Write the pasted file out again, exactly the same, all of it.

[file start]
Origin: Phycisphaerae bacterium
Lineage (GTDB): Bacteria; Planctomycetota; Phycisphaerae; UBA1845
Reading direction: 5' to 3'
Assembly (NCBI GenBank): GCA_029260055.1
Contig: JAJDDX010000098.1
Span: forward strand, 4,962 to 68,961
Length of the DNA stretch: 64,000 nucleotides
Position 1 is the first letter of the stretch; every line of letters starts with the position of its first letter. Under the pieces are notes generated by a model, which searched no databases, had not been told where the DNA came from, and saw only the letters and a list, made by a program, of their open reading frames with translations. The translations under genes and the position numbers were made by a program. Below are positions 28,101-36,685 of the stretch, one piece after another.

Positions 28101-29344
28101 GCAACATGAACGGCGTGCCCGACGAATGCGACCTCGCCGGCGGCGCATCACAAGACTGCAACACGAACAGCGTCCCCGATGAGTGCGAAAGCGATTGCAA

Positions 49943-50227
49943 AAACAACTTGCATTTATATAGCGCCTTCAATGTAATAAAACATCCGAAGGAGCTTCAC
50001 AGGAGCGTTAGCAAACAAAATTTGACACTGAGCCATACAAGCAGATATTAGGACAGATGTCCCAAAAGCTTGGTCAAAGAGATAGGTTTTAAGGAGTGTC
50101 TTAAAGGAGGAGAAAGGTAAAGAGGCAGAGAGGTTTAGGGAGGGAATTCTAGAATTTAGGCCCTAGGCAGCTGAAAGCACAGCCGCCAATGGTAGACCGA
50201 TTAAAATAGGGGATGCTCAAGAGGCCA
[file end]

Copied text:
Origin: Phycisphaerae bacterium
Lineage (GTDB): Bacteria; Planctomycetota; Phycisphaerae; UBA1845
Reading direction: 5' to 3'
Assembly (NCBI GenBank): GCA_029260055.1
Contig: JAJDDX010000098.1
Span: forward strand, 4,962 to 68,961
Length of the DNA stretch: 64,000 nucleotides
Position 1 is the first letter of the stretch; every line of letters starts with the position of its first letter. Under the pieces are notes generated by a model, which searched no databases, had not been told where the DNA came from, and saw only the letters and a list, made by a program, of their open reading frames with translations. The translations under genes and the position numbers were made by a program. Below are positions 28,101-36,685 of the stretch, one piece after another.

Positions 28101-29344
28101 GCAACATGAACGGCGTGCCCGACGAATGCGACCTCGCCGGCGGCGCATCACAAGACTGCAACACGAACAGCGTCCCCGATGAGTGCGAAAGCGATTGCAA

Positions 49943-50227
49943 AAACAACTTGCATTTATATAGCGCCTTCAATGTAATAAAACATCCGAAGGAGCTTCAC
50001 AGGAGCGTTAGCAAACAAAATTTGACACTGAGCCATACAAGCAGATATTAGGACAGATGTCCCAAAAGCTTGGTCAAAGAGATAGGTTTTAAGGAGTGTC
50101 TTAAAGGAGGAGAAAGGTAAAGAGGCAGAGAGGTTTAGGGAGGGAATTCTAGAATTTAGGCCCTAGGCAGCTGAAAGCACAGCCGCCAATGGTAGACCGA
50201 TTAAAATAGGGGATGCTCAAGAGGCCA